A recent meta-analysis published in Psychological Science looks at how much education improves intelligence, and suggests that a year of school improves pupils’ IQ scores by between one and five points.
Ritchie and his colleagues looked at three particular types of quasi-experimental studies of educational effects on intelligence:
- Those estimating education-intelligence associations after controlling for earlier intelligence.
- Those using policy changes that result in individuals staying in schools for different lengths of time.
- Those using school-entry age cut-offs to compare children who are similar in age but who have different levels of schooling as a result of their specific birth dates.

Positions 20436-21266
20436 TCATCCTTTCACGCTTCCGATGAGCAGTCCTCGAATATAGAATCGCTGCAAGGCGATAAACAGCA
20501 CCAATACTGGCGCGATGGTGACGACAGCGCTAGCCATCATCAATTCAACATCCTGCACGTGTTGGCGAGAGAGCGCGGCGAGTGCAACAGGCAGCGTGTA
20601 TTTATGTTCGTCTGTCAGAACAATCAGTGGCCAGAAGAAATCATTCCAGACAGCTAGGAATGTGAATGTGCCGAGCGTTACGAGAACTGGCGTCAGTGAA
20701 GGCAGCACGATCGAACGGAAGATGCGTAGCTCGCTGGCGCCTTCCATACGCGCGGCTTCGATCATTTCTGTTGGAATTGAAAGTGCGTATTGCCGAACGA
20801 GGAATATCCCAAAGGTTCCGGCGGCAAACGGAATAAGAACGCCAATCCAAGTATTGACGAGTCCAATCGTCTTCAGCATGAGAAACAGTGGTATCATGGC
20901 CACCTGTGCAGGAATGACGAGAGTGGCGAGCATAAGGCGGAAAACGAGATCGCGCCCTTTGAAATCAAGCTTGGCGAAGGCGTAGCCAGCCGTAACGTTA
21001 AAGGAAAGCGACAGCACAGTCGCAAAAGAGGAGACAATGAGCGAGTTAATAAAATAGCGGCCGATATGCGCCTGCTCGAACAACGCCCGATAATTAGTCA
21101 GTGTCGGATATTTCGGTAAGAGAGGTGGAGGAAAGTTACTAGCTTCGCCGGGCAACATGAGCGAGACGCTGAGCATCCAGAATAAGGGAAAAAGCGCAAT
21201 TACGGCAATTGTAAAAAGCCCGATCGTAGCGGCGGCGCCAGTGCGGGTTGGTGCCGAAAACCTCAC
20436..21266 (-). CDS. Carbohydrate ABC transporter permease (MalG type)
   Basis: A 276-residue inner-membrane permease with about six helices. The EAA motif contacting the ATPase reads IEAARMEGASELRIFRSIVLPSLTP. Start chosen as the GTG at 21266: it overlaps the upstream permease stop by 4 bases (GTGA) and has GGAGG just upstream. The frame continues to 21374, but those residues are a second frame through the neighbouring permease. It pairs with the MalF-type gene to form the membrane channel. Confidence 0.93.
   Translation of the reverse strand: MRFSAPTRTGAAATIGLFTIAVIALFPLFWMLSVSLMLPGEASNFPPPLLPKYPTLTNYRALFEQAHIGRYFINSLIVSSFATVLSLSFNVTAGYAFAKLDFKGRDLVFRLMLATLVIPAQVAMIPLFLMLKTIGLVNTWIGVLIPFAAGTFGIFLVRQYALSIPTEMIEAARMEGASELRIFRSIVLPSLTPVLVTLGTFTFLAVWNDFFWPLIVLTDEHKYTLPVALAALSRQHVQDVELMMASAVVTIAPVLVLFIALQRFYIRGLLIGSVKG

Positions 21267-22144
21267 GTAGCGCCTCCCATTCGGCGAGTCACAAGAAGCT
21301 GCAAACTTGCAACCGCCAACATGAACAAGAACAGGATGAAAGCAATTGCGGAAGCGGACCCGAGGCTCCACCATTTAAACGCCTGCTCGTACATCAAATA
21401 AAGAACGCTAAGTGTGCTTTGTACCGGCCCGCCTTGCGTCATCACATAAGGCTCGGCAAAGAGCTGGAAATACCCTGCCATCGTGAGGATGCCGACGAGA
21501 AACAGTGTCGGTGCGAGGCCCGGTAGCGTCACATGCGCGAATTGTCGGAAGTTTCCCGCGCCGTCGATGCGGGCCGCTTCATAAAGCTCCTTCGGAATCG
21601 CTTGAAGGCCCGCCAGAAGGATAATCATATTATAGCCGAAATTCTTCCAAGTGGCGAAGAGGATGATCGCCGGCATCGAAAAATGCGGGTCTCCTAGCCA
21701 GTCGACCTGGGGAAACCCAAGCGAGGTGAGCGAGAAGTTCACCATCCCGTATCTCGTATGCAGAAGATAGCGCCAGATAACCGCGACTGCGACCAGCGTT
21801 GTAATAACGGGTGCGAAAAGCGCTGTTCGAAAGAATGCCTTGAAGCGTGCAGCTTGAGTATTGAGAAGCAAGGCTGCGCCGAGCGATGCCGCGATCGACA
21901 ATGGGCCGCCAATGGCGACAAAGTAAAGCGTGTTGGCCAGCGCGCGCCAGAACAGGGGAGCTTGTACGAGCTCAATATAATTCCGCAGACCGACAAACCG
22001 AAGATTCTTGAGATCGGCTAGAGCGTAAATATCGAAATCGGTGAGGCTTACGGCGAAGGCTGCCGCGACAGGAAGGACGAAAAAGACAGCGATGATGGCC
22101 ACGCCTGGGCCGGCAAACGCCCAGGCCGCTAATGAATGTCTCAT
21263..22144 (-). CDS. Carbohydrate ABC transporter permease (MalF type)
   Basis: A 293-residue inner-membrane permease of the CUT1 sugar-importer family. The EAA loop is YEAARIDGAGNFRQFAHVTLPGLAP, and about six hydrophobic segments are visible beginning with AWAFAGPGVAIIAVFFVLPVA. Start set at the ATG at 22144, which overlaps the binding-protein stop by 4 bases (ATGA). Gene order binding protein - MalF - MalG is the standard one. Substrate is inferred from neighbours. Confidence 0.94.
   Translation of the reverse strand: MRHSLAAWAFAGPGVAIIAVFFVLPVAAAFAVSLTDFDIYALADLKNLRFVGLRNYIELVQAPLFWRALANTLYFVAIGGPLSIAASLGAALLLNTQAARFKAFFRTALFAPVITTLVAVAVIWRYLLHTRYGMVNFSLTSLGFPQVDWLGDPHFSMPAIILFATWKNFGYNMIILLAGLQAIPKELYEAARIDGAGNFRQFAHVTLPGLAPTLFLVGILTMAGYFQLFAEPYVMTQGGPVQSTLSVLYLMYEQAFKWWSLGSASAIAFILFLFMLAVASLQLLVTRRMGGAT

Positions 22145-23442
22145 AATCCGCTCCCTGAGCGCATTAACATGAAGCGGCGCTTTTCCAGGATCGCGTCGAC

Their meta-analysis comprised 142 effect sizes from 42 data sets involving over 600,000 participants.
- All three study designs showed consistent evidence that the length of time spent in school is associated with increased intelligence test scores (an average effect of +3.4 IQ points for one additional year of education).
- The third study design, age cut-off, had the largest effect size (+5.2 IQ points).
- The first study design showed the lowest effect (+1.2 IQ points).
- For policy change, the effect size was +1 IQ point.
The authors suggested that education seems to be the most consistent, robust, and durable way that has been identified for raising intelligence.